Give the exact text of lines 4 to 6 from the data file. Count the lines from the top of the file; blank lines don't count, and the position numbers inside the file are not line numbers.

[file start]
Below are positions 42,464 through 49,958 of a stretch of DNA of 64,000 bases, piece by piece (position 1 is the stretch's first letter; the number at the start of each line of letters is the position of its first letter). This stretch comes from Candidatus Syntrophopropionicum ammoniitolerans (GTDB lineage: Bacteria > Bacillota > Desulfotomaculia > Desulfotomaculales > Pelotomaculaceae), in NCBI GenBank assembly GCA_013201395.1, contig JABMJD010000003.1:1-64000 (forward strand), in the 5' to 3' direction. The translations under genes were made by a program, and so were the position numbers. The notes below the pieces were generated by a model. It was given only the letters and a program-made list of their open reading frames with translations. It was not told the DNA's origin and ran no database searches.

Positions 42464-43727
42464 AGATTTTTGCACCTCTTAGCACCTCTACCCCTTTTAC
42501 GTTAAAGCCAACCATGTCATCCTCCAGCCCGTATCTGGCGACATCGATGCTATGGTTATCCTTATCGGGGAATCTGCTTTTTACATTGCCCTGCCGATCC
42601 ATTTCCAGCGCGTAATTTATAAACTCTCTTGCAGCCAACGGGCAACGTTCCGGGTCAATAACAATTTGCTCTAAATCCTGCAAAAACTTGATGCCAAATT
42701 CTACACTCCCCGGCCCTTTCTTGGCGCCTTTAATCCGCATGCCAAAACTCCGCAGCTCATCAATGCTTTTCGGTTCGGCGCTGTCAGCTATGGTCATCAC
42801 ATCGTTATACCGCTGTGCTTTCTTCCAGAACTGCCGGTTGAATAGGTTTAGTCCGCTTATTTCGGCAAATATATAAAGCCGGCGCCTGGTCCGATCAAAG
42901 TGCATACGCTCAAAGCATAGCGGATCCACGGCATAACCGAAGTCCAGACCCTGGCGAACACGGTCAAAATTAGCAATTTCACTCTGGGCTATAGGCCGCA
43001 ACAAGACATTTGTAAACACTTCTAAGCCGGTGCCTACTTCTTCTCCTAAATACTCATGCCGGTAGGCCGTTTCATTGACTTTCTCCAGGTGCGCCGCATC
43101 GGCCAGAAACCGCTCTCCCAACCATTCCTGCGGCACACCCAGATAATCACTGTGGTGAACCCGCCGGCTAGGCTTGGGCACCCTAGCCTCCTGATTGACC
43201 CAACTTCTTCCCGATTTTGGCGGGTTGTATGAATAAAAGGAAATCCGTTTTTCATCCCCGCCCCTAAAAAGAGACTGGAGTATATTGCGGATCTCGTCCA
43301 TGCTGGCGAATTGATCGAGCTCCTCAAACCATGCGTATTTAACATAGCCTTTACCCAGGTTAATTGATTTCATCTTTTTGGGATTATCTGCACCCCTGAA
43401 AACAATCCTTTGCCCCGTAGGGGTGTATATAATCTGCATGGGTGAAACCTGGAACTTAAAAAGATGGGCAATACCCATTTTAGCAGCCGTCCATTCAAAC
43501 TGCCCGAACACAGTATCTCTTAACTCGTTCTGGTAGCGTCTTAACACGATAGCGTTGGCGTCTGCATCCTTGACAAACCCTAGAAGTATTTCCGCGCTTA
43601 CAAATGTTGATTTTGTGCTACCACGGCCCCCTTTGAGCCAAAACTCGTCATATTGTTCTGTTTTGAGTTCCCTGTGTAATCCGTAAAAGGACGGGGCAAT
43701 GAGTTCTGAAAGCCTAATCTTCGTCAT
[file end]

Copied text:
42501 GTTAAAGCCAACCATGTCATCCTCCAGCCCGTATCTGGCGACATCGATGCTATGGTTATCCTTATCGGGGAATCTGCTTTTTACATTGCCCTGCCGATCC
42601 ATTTCCAGCGCGTAATTTATAAACTCTCTTGCAGCCAACGGGCAACGTTCCGGGTCAATAACAATTTGCTCTAAATCCTGCAAAAACTTGATGCCAAATT
42701 CTACACTCCCCGGCCCTTTCTTGGCGCCTTTAATCCGCATGCCAAAACTCCGCAGCTCATCAATGCTTTTCGGTTCGGCGCTGTCAGCTATGGTCATCAC